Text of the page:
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Let $M$ be a smooth manifold, $f$ a smooth function on $M$, and $X$ a vector field on $M$ that ascends $f$, i.e. $df_p(X_p)>0$ for all $p\in M$. Are there choices of $(M,f,X)$ such that there is no Riemannian metric $g$ on $M$ in which $X=\nabla_g f$, where $\nabla_g$ is the gradient operator on $(M,g)$?

I'm looking for either general obstructions or an explicit example (i.e. an example where no such metric can be found).

Note that I'm not looking for obstructions to $X$ being the gradient of some function, but the gradient of a function fixed in advance, of which we already know that $X$ ascends it (a necessary condition).

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Your condition implies that $f$ has no critical points and $X$ has no zeros. On the $(n-1)$-dimensional distribution $D$ defined by the kernel of $df$, choose any metric (in a way depending smoothly on the point). Then extend it to a metric on $M$ by declaring $X$ to be a unit vector orthogonal to $D$.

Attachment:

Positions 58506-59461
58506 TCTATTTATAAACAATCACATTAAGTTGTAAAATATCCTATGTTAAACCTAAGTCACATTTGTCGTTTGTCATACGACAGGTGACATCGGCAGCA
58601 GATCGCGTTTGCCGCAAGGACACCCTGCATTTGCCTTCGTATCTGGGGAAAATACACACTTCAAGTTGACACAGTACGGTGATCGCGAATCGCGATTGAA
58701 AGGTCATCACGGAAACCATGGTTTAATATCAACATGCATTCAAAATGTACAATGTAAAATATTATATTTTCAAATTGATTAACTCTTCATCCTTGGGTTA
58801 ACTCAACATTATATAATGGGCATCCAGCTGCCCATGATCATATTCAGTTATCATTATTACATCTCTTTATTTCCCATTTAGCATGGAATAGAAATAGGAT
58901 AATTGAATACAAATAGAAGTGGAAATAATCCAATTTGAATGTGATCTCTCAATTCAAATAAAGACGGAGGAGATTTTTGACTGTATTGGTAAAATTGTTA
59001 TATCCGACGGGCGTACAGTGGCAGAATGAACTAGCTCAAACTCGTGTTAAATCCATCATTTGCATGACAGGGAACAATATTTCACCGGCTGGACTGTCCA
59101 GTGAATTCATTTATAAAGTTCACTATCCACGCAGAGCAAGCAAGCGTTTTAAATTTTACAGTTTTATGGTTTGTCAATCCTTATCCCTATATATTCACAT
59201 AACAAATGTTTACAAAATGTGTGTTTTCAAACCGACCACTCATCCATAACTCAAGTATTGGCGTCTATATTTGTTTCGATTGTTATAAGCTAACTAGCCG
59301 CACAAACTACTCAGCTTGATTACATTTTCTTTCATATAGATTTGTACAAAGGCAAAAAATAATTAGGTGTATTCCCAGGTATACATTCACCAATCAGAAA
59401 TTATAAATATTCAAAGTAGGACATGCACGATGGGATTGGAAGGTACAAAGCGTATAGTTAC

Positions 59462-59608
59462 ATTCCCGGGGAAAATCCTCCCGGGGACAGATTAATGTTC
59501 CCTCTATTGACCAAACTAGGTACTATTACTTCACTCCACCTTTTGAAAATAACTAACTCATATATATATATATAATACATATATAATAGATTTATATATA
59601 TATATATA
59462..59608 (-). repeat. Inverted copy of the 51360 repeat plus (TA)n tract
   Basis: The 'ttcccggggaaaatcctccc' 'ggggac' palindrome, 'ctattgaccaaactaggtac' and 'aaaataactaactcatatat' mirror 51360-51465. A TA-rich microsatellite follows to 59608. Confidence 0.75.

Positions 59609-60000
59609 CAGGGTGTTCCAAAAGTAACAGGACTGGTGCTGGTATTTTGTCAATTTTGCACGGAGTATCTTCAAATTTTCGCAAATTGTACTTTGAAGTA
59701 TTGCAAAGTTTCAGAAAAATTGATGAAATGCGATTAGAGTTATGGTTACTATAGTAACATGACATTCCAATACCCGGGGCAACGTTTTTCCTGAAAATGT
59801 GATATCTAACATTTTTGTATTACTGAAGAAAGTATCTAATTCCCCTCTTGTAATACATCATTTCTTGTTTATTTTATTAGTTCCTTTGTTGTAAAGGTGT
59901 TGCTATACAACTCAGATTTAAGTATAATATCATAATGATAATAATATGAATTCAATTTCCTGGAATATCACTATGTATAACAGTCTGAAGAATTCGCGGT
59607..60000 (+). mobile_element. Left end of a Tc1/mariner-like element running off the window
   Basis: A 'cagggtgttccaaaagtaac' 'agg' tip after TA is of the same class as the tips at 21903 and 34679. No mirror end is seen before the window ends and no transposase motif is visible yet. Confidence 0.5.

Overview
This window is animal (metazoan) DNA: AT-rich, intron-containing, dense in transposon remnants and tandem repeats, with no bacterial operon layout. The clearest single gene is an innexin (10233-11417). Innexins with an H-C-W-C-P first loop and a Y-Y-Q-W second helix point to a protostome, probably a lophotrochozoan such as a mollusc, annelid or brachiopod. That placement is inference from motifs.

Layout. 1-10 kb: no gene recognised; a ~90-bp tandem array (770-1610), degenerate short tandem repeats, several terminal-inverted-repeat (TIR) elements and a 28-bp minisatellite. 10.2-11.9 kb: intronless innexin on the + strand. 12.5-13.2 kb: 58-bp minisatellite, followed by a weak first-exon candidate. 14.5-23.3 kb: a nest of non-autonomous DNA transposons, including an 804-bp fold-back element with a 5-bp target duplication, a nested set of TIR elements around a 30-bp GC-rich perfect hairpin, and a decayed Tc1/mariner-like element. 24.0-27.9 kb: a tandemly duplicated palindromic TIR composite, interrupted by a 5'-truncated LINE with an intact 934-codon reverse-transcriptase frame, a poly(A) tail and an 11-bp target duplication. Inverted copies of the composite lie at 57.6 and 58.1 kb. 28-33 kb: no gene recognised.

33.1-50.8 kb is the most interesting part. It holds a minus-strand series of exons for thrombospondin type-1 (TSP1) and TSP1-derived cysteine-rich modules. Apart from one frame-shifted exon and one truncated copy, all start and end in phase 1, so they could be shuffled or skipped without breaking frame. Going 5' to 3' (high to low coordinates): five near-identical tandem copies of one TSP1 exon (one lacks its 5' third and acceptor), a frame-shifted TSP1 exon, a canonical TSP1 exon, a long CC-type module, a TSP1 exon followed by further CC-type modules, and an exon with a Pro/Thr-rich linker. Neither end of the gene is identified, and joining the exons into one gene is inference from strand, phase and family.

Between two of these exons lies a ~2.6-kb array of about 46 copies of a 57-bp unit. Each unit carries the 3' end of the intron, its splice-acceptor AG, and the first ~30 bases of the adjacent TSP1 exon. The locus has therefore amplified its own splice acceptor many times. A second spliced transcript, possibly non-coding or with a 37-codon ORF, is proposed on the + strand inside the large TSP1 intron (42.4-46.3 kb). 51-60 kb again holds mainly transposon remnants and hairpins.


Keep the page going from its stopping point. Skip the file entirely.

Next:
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  • $\begingroup$ Except that you don't want $X$ to be a unit vector. Rather, it should satisfy $X^2 = df(X)$. $\endgroup$ – Igor Khavkine Jun 26 '18 at 13:14
  • $\begingroup$ You are right, I think I want to weaken the condition $df(X)>0$. What about $df(X)\geq0$ and $X_p=0 \Leftrightarrow df_p=0$? $\endgroup$ – S.Surace Jun 26 '18 at 13:23
  • $\begingroup$ Right, @Igor, thanks. I am not sure about the case with zeros. $\endgroup$ – Mikhail Katz Jun 26 '18 at 13:34
  • $\begingroup$ Suppose that the zeros of $X$ and $df$ are isolated points. Can't we just use your construction on $M$ with those points removed? The extension to $M$ should not be a problem because on the zeros, the metric can be arbitrary. I'm probably overlooking something. $\endgroup$ – S.Surace Jun 26 '18 at 13:59
  • $\begingroup$ Well you have to check that the metric actually extends to give a smooth metric on all of $M$. Seems like it might be a delicate problem but I haven't thought about it carefully. $\endgroup$ – Mikhail Katz Jun 26 '18 at 14:01

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